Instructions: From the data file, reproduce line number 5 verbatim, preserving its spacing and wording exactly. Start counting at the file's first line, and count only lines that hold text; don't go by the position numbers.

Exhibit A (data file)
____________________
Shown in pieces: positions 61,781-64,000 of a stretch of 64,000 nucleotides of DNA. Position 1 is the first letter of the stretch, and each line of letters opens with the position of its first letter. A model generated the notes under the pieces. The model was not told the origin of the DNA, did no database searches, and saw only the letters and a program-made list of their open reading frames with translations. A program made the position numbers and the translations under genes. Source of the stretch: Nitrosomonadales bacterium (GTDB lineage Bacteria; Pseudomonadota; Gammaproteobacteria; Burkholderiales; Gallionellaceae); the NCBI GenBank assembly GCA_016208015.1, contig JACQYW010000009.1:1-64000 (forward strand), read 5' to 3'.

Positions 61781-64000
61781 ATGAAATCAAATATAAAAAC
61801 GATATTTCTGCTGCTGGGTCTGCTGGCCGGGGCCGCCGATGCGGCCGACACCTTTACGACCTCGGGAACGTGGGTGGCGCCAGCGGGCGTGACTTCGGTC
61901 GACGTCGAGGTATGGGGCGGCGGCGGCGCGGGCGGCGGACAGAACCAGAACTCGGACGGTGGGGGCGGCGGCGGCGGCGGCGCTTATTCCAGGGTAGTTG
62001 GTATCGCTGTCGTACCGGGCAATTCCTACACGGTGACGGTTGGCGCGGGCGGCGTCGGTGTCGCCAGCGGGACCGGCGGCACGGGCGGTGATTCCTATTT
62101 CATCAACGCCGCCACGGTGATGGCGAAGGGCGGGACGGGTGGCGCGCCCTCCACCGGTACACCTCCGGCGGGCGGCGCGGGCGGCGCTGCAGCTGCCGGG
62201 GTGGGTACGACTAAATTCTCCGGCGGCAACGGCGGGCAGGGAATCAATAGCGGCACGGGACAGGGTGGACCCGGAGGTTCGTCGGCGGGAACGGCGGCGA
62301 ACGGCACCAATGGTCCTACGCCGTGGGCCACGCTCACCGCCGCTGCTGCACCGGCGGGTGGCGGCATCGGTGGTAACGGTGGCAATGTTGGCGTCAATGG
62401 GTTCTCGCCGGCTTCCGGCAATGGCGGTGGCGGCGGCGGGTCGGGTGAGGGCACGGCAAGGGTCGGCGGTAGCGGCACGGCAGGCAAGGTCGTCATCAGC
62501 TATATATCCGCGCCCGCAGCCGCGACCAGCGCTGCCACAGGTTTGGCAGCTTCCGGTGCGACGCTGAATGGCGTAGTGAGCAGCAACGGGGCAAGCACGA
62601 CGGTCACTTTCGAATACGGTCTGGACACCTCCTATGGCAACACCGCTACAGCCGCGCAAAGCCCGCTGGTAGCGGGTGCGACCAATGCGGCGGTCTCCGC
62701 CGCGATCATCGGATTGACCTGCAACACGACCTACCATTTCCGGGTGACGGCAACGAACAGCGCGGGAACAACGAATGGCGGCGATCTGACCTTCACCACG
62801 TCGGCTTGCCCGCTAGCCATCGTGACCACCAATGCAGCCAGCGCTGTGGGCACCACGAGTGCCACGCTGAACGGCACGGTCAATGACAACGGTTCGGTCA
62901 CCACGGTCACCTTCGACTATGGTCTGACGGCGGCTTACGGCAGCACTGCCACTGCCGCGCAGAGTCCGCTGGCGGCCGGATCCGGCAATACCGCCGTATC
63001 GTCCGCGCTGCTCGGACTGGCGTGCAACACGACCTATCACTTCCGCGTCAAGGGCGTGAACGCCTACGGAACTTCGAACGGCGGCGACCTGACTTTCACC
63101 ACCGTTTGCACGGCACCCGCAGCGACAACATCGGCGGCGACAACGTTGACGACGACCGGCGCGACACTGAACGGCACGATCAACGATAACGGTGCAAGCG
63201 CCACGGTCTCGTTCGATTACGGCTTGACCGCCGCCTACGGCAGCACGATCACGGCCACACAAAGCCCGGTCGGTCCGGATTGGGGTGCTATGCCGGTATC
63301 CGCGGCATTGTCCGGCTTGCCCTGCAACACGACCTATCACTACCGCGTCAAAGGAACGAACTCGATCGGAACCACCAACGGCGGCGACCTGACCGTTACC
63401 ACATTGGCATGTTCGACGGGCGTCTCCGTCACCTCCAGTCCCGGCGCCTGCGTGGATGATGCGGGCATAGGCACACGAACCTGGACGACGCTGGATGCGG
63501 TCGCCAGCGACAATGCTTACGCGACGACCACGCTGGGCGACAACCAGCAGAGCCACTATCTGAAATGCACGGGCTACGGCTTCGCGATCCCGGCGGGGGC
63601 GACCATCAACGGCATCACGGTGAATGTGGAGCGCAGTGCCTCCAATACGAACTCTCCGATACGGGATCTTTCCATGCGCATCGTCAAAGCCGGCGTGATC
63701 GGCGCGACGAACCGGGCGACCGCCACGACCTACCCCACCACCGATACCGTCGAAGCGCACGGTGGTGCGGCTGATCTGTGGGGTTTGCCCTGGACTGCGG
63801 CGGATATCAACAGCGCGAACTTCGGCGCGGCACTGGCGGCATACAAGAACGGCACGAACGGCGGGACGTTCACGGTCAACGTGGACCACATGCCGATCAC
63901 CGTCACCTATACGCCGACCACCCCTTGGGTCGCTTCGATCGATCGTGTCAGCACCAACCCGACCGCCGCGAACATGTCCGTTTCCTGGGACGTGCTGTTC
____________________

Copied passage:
61901 GACGTCGAGGTATGGGGCGGCGGCGGCGCGGGCGGCGGACAGAACCAGAACTCGGACGGTGGGGGCGGCGGCGGCGGCGGCGCTTATTCCAGGGTAGTTG